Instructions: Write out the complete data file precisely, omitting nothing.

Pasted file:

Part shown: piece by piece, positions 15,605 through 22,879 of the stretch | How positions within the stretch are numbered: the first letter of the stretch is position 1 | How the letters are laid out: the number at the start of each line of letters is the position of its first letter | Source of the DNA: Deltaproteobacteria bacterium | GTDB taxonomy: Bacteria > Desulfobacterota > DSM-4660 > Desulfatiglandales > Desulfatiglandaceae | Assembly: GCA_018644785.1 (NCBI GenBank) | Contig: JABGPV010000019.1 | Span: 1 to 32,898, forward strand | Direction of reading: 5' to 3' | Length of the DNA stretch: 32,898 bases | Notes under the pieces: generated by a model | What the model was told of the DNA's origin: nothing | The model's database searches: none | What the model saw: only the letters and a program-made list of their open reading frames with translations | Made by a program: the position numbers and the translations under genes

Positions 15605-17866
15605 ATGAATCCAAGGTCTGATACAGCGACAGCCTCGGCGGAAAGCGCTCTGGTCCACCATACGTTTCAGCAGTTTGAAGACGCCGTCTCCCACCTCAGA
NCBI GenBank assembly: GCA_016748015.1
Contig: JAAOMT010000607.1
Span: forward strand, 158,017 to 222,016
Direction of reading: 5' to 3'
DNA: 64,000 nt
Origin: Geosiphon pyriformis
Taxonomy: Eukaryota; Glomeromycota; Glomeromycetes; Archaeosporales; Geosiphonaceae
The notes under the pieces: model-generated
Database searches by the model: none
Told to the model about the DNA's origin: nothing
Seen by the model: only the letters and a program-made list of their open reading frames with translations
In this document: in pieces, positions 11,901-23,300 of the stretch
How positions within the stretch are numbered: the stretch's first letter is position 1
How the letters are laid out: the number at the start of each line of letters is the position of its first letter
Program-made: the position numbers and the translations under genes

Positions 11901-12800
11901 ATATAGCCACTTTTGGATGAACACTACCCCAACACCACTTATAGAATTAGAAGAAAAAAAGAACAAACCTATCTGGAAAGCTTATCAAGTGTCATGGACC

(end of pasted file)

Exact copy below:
Part shown: piece by piece, positions 15,605 through 22,879 of the stretch | How positions within the stretch are numbered: the first letter of the stretch is position 1 | How the letters are laid out: the number at the start of each line of letters is the position of its first letter | Source of the DNA: Deltaproteobacteria bacterium | GTDB taxonomy: Bacteria > Desulfobacterota > DSM-4660 > Desulfatiglandales > Desulfatiglandaceae | Assembly: GCA_018644785.1 (NCBI GenBank) | Contig: JABGPV010000019.1 | Span: 1 to 32,898, forward strand | Direction of reading: 5' to 3' | Length of the DNA stretch: 32,898 bases | Notes under the pieces: generated by a model | What the model was told of the DNA's origin: nothing | The model's database searches: none | What the model saw: only the letters and a program-made list of their open reading frames with translations | Made by a program: the position numbers and the translations under genes

Positions 15605-17866
15605 ATGAATCCAAGGTCTGATACAGCGACAGCCTCGGCGGAAAGCGCTCTGGTCCACCATACGTTTCAGCAGTTTGAAGACGCCGTCTCCCACCTCAGA
NCBI GenBank assembly: GCA_016748015.1
Contig: JAAOMT010000607.1
Span: forward strand, 158,017 to 222,016
Direction of reading: 5' to 3'
DNA: 64,000 nt
Origin: Geosiphon pyriformis
Taxonomy: Eukaryota; Glomeromycota; Glomeromycetes; Archaeosporales; Geosiphonaceae
The notes under the pieces: model-generated
Database searches by the model: none
Told to the model about the DNA's origin: nothing
Seen by the model: only the letters and a program-made list of their open reading frames with translations
In this document: in pieces, positions 11,901-23,300 of the stretch
How positions within the stretch are numbered: the stretch's first letter is position 1
How the letters are laid out: the number at the start of each line of letters is the position of its first letter
Program-made: the position numbers and the translations under genes

Positions 11901-12800
11901 ATATAGCCACTTTTGGATGAACACTACCCCAACACCACTTATAGAATTAGAAGAAAAAAAGAACAAACCTATCTGGAAAGCTTATCAAGTGTCATGGACC